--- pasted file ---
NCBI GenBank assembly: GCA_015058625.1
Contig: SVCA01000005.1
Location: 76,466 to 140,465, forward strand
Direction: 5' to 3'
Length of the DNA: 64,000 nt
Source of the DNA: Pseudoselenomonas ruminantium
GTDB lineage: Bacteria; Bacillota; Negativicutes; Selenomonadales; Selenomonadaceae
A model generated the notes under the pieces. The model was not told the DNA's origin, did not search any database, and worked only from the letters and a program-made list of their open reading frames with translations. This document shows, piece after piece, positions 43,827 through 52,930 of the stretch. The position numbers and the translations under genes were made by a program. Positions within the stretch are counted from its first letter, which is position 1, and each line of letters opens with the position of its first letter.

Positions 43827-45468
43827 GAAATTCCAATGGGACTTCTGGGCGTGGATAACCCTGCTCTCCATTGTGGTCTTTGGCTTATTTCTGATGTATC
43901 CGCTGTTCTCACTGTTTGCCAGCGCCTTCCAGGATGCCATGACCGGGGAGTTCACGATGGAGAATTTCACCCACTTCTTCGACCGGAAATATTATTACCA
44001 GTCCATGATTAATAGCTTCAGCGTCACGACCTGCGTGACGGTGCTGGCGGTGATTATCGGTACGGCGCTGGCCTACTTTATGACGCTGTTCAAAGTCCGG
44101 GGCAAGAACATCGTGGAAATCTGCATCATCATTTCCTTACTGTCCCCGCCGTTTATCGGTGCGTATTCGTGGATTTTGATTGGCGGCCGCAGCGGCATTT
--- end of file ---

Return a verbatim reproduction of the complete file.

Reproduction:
NCBI GenBank assembly: GCA_015058625.1
Contig: SVCA01000005.1
Location: 76,466 to 140,465, forward strand
Direction: 5' to 3'
Length of the DNA: 64,000 nt
Source of the DNA: Pseudoselenomonas ruminantium
GTDB lineage: Bacteria; Bacillota; Negativicutes; Selenomonadales; Selenomonadaceae
A model generated the notes under the pieces. The model was not told the DNA's origin, did not search any database, and worked only from the letters and a program-made list of their open reading frames with translations. This document shows, piece after piece, positions 43,827 through 52,930 of the stretch. The position numbers and the translations under genes were made by a program. Positions within the stretch are counted from its first letter, which is position 1, and each line of letters opens with the position of its first letter.

Positions 43827-45468
43827 GAAATTCCAATGGGACTTCTGGGCGTGGATAACCCTGCTCTCCATTGTGGTCTTTGGCTTATTTCTGATGTATC
43901 CGCTGTTCTCACTGTTTGCCAGCGCCTTCCAGGATGCCATGACCGGGGAGTTCACGATGGAGAATTTCACCCACTTCTTCGACCGGAAATATTATTACCA
44001 GTCCATGATTAATAGCTTCAGCGTCACGACCTGCGTGACGGTGCTGGCGGTGATTATCGGTACGGCGCTGGCCTACTTTATGACGCTGTTCAAAGTCCGG
44101 GGCAAGAACATCGTGGAAATCTGCATCATCATTTCCTTACTGTCCCCGCCGTTTATCGGTGCGTATTCGTGGATTTTGATTGGCGGCCGCAGCGGCATTT